culture thus leading them to set boundaries and reject the culture of their counterparts, and the struggle for power. WEAKNESSES The exclusion of a comparative analysis of both cultures to enable the researchers to assess the similarities and differences in their reactions is a limiting factor in this research. According to Carol R. Ember and Melvin Ember, ethnography is essential for the development of cross-cultural studies. Nevertheless without a cross-cultural comparison, there is the inability to write about what may be universal about human cultures. Performing this study by taking only the view point of the Israelis into consideration does not guarantee that similar reactions will be observed in other societies. This can be linked with the issue of a limited sample size, which limits the comparisons which would enable the findings to be generalized to all types of societies. The one-company approach and the use of only two cultures is a practice which is common among most cross-cultural researchers (Carol R. Ember, Melvin Ember 2004) fails to address ethnical diversity (Matsumoto and Juang 2008) which is essential in providing scientific evidence to support the study. Hempel 1965 and Nagel 1961 also indicate that most scientists agree that it is necessary to elucidate reliable and supported explanations of any research issue. Thus the authors proposition of the two underlying factors explaining the positions of the Israelis as the struggle for local separateness and power was in line with this, however there is the question of whether these factors are exhaustive. It would have been interesting if these major factors were linked to the other innate struggles to explain the why behind their need to use their nationality as a boundary. Various researches which have delved into the areas of cultural conflicts in mergers and acquisitions agree it is very difficult for

members to adjust (Mirvis and Marks, 1992) due to the gravity of these organizational changes. Similar research in this area (for example studies by Eero Vaara, 2000) have aligned these to trust and uncertainty issue. Where trust for the new team members is minimal (Mirvis and Marks, 1992), the perception of the us against them paradigm emerges. This has been seen to draw reactions (Mayer et al, 1995) in the counterparts as well; however Ailon- Souday and Kundas study was one-sided and focused only on the Israelis reactions towards the merger. CONCLUSION This cross-cultural organizational study can be seen as a contribution to already existing research on culture as a constructible tool. Although the constructionist perspectives are still scarce (Kleppesto, 1993, 1998; Gertsen and Soderberg, 1998) this can be seen as a contribution to the existing research on cross-border mergers, from which managers can continue to learn how to manage culture in their organizations. This realistic perspective has made an attempt to address the view of cultural learning (Vaara 2000) as an analysis of the real sentiments experienced by actors , and how these affects their reactions, however the absence of viewing the reactions of the counterpart Americans is a very important limitation to this research. Never-the-less one cannot understate the role of the conception presented in identifying some of the underlying problems which impede the success of mergers and acquisitions. The more the cultural contrasts (Gertsen and Soderberg, 1998) the greater the clashes which often stem from xenophobic interpretations of national juxtaposition (Vaara 2000) and reinforces the resistance to understanding the other party even when more often than not, due to geographical distance, the actors may often have only a relatively superficial understanding of the beliefs and practices of the other side. Thus truly, the conceptions of cultural differences adopted by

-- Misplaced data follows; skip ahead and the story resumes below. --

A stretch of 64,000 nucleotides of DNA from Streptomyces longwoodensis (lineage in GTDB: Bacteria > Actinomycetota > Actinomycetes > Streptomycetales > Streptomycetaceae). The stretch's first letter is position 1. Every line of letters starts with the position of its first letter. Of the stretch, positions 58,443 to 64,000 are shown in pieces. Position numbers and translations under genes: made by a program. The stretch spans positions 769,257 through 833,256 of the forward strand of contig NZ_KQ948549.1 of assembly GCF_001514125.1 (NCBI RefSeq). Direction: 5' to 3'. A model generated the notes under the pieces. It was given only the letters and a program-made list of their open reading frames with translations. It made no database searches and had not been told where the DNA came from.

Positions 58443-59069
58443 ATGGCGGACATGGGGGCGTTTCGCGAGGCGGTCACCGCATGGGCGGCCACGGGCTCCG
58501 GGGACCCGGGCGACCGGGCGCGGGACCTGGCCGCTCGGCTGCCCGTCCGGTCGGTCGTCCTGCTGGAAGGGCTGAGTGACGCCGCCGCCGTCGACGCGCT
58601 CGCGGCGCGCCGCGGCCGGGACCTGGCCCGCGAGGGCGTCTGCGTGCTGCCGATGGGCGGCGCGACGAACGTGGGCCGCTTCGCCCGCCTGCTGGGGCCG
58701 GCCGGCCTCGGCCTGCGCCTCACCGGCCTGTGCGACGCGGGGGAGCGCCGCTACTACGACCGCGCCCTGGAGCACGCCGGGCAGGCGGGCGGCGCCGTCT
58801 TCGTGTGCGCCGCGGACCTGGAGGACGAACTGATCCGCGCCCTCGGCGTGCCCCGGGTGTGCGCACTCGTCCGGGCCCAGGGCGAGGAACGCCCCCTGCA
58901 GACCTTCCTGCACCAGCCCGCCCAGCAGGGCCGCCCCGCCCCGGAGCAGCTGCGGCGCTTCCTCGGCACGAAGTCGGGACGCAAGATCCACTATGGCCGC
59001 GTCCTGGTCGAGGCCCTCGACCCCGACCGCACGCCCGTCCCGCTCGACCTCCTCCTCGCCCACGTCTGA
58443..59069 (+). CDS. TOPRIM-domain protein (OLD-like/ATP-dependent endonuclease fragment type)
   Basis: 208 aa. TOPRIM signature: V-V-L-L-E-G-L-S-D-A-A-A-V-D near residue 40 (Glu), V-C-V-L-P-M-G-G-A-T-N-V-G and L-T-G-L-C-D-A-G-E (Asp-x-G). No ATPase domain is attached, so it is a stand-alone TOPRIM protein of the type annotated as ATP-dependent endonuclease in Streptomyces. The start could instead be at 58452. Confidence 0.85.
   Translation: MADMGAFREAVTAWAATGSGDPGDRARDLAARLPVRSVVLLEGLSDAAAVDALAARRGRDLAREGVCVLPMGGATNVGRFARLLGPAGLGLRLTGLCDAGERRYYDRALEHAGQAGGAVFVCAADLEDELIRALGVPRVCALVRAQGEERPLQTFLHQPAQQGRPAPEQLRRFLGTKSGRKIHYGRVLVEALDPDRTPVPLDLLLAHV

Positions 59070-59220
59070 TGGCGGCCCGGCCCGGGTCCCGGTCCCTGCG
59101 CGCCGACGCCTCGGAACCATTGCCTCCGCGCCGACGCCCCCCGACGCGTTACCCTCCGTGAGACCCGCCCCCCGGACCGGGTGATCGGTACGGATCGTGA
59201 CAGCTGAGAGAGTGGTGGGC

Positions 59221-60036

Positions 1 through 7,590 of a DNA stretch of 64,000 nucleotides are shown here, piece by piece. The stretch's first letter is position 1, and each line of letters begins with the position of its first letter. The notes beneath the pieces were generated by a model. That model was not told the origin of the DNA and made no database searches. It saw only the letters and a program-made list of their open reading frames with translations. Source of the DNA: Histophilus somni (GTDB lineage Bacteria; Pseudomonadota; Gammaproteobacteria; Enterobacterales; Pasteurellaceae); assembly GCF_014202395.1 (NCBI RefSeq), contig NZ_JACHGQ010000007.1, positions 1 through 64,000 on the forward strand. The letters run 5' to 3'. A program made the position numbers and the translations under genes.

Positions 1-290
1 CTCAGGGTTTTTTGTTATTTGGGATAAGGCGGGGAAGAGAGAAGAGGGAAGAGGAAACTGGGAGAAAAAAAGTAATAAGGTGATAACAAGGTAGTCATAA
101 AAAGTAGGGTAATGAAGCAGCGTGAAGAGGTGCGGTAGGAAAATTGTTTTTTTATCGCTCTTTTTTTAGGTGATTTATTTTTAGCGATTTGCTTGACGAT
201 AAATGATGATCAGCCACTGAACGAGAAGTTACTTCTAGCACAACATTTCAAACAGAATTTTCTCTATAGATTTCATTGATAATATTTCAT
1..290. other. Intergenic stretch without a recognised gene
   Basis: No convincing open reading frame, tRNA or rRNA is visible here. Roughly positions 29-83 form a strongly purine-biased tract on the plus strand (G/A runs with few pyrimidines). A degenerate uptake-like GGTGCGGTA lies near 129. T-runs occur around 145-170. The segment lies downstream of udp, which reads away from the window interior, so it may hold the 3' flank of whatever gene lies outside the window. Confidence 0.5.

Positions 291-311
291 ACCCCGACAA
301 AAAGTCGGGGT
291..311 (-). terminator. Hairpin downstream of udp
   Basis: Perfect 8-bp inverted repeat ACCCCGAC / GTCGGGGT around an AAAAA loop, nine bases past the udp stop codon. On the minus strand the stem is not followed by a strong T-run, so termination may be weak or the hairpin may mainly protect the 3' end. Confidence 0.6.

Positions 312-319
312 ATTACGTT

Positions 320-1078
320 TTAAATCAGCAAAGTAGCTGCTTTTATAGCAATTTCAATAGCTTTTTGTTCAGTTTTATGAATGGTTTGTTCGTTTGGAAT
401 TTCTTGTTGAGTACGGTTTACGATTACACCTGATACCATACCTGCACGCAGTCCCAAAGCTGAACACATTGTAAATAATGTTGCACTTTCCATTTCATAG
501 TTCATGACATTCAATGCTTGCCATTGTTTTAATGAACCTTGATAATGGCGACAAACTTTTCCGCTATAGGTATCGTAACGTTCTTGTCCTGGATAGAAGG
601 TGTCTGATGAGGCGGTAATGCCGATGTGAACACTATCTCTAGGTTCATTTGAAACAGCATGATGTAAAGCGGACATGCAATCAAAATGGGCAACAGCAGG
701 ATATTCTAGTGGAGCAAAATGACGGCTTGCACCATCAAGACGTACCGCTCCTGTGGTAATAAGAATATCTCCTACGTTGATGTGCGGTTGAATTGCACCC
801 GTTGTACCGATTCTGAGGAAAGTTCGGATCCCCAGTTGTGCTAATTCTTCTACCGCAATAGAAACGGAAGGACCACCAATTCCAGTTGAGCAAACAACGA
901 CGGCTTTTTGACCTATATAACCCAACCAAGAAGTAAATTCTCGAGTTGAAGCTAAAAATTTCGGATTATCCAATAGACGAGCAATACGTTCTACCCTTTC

individuals do reflect existent cultural differences but beyond that, they are also very capable of constructing these identities through complex cognitive, emotional and political sense making processes within the organization (Vaara 2000).

REFERENCES Kleppest, Stein , 1998. A Quest for Social IdentityThe Pragmatics of Communication in Mergers and Acquisitions, in Martine C. Gertsen, Anne-Marie Sderberg, and Jens E. Torp (Eds.), Cultural Dimensionsof International Mergers and Acquisitions, Berlin: de Gruyter, 147-168 Gertsen, Martine C.,Anne-Marie Sderberg,and Jens E. Torp 1998Different Approaches to Understandingof Culture in Mergers and Acquisitions,in Martine C. Gertsen, AnneMarieSderberg, and Jens E. Torp (Eds.),Cultural Dimensions of InternationalMergers and Acquisitions, Berlin: deGruyter, 17-38. Vaara, Eero, 2000. Constructions of Cultural Differences in Post-Merger Change Processes: A Sensemaking Perspective on Finnish-Swedish Cases. Management papers volume 3. No. 3. Helsinki School of Economics and Business Administration, School of International Business. Parker, Martin, 2000. The organizational culture and identity: Unity and division at work. Sage publications limited, London. Mohibullah. Impact of culture on mergers and acquisitions: a theoretical framework, viewed 30th November 2011, <http://www.wbiconpro.com/Management/401-%20Mohibullah.pdf> Skelton Tracey, Allen Tim, 1999. Culture and global change, Routledge, London. Gnter K. Stahl, Mark E. Mendenhall, 2005. Mergers and Acquisitions: Managing culture and human resources, Stanford University Press, California.